There is a person in one of the group projects i have to work that has been, lets call it toxic, to me. Should I personally confront this person or make a formal complaint about this person?
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"Toxic" is losing it's meaning.
It started as "probably matches into the "dark triad". It was never used for normal AH's (unpleasant, rude, lazy, somewhat entitled, etc).
You need to be specific - but please not wordy.
I'm 100% confident Aspychata's "Confronting can only make this worse" is not always the correct response to AH's.
Sometimes you need to resist.
The problem with that is that it's difficult to choose the correct approach unless you've had some practice.
If you're able to describe your situation, and being assertive looks like a good option, I'll give you some ideas (something happened to me this week that might be a good example).
But if you can't control your emotions (or more specifically, if you can't handle an "adrenaline rush"), nothing I suggest will help. When I interact with AH's I make sure I do it absolutely cold - no anger, no resentment. IMO it's necessary - nice people don't win shouting matches, and peaceful people should absolutely not start their first physical exchange with someone who's had a lot of practice.
Sounds completely backwards to me, not that I expect anything different from American colleges.Depending on the subject matter, part of the assessment of a student involved in a group project is how well they integrate their own input into a group setting.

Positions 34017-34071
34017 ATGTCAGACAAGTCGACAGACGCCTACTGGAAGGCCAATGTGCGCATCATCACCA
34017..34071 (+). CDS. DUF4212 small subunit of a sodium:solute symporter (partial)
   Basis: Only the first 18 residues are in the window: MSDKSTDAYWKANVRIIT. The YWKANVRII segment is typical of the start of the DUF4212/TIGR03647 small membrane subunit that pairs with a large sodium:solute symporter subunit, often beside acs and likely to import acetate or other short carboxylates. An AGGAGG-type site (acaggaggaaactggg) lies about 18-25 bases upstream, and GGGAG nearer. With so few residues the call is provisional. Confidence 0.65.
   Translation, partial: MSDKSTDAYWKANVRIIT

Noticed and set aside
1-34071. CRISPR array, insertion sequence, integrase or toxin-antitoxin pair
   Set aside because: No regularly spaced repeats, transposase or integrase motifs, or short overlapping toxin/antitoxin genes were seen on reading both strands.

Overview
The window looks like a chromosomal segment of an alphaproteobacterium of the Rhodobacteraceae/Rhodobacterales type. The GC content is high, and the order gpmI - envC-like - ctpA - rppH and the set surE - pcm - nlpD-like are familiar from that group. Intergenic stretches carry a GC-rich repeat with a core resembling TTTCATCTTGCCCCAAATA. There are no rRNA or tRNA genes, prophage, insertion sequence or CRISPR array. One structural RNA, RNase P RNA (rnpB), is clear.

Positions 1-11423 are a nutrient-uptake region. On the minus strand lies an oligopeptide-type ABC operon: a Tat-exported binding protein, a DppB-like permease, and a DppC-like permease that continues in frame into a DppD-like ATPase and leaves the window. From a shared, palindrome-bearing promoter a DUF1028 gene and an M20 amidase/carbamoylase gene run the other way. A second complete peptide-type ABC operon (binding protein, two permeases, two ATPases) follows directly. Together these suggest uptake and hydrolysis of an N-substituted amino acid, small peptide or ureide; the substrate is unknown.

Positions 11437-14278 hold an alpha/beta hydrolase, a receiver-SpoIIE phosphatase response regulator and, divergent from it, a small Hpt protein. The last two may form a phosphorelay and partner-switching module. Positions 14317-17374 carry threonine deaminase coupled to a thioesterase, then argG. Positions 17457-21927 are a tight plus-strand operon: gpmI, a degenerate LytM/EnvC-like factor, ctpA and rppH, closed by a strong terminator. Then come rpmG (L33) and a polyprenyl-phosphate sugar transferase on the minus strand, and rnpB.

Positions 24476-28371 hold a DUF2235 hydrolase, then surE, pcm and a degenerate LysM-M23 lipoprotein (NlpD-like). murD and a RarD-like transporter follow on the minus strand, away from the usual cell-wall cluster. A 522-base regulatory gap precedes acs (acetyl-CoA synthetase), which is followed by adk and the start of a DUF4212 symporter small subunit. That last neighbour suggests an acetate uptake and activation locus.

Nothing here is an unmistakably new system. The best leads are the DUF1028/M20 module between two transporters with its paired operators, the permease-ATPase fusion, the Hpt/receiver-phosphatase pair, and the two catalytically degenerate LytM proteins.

In essence, that if you cannot get along with others, you may fail in the eyes of your instructor.
At least this was my observation as a political science major, where in a number of classes I had such projects, indicative of the policy-making process itself. Where in real-life circumstances involving public policy development, it's expected to have difficulties with others on multiple levels.
For some instructors, the possibility of disagreeable adult classmates is deliberately built into such an academic equation of "groupthink". So be careful to tolerate them...even if they are AHs.
Something a friendly professor once candidly told me at the end of the course.
You could try readingSorry - I have no idea about the profanity rules of the site because I don't swear online. I don't even know where to check (online life is easy if you neither curse nor insult people
Not backward- just practical. You'll find those AHs everywhere you go- or work for.Sounds completely backwards to me, not that I expect anything different from American colleges.
The other students in this group were friendly to me, and it motivated me to participate and share my input. This other person is "toxic" to me and pushes me to not want to participate, it's clearly he who's the problem and not me. If people aren't hostile and friendly i can function completely fine in a group setting.